The MAFFS aircraft also supported firefighters on the ground with 3,000 gallons of fire retardant on a small fire in Jefferson County, Colo., near Waterton Canyon.

As of 9 a.m. June 25, the West Fork Complex, consisting of three fires burning close to one another, totaled 75,150 acres with zero percent containment, according to the U.S. Forest Service.

The East Peak fire, located about 120 miles east of the West Fork Complex and burning near Walsenburg, Colo., totaled 13,491 acres and is the second-largest burning in Colorado. It was last reported at 50 percent containment.

Red flag warnings were still in effect for much of the Rocky Mountain region, meaning low humidity, high winds and increased temperatures were expected.

Since MAFFS aircraft first provided support to the Black Forest fire June 12, more than 117,000 gallons of fire retardant have been dropped on Colorado wildfires.

Aircraft and Airmen from the Air Force Reserve's 302nd Airlift Wing at Peterson AFB and the 146th AW from the California ANG are providing MAFFS assistance to the U.S. Forest Service.

The 145th AW from the North Carolina ANG is providing the MAFFS Air Expeditionary Group command element directly coordinating the use of MAFFS with the U.S. Forest Service at the National Interagency Fire Center in Boise, Idaho.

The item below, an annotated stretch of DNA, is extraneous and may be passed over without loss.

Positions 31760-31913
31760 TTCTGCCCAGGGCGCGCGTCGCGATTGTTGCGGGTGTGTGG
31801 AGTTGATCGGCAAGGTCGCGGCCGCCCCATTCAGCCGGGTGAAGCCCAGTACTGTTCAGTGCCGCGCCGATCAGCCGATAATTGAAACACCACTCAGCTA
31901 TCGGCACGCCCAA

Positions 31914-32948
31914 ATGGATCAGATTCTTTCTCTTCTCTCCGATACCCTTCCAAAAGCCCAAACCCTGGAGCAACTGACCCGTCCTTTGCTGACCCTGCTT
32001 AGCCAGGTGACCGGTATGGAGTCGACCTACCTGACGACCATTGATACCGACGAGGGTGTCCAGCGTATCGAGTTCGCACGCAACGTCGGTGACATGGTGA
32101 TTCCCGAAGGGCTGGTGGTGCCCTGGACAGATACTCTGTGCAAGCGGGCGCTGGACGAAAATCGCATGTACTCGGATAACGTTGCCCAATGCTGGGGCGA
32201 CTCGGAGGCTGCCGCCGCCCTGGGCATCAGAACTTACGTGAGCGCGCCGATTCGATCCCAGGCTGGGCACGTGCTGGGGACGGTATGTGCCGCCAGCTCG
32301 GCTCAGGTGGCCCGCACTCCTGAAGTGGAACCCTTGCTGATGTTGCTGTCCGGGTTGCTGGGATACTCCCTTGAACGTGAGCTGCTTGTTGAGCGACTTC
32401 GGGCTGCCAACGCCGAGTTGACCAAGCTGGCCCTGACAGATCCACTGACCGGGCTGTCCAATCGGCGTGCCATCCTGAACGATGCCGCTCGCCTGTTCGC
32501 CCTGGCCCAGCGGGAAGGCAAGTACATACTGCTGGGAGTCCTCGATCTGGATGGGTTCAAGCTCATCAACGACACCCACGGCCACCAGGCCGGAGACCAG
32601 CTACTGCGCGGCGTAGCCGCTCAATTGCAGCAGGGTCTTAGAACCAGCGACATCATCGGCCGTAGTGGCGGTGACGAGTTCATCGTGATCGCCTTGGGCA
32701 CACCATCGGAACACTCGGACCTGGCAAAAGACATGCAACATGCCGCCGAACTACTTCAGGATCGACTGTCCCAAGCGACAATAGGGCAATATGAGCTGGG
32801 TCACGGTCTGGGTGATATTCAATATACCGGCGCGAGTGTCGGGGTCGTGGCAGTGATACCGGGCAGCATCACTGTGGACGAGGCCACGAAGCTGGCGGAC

The MAFFS units are owned by the U.S. Forest Service, one of several federal and state government agencies and organizations with roles and responsibilities in wildland fire suppression that comprise the NIFC.

MAFFS is a self-contained aerial firefighting system that can discharge 3,000 gallons of water or fire retardant in less than five seconds over an area one-quarter of a mile long by 100 feet wide. Once the load is discharged, it can be refilled in less than 12 minutes.

The Department of Defense, through U.S. Northern Command, provides unique military support to firefighting efforts when requested by the NIFC and approved by the secretary of defense. These diverse mission assets are prepared to respond quickly and effectively to protect lives, property, critical infrastructure and natural resources. This capability can include but is not limited to MAFFS, military helicopters and ground forces capable of supporting the firefighting efforts.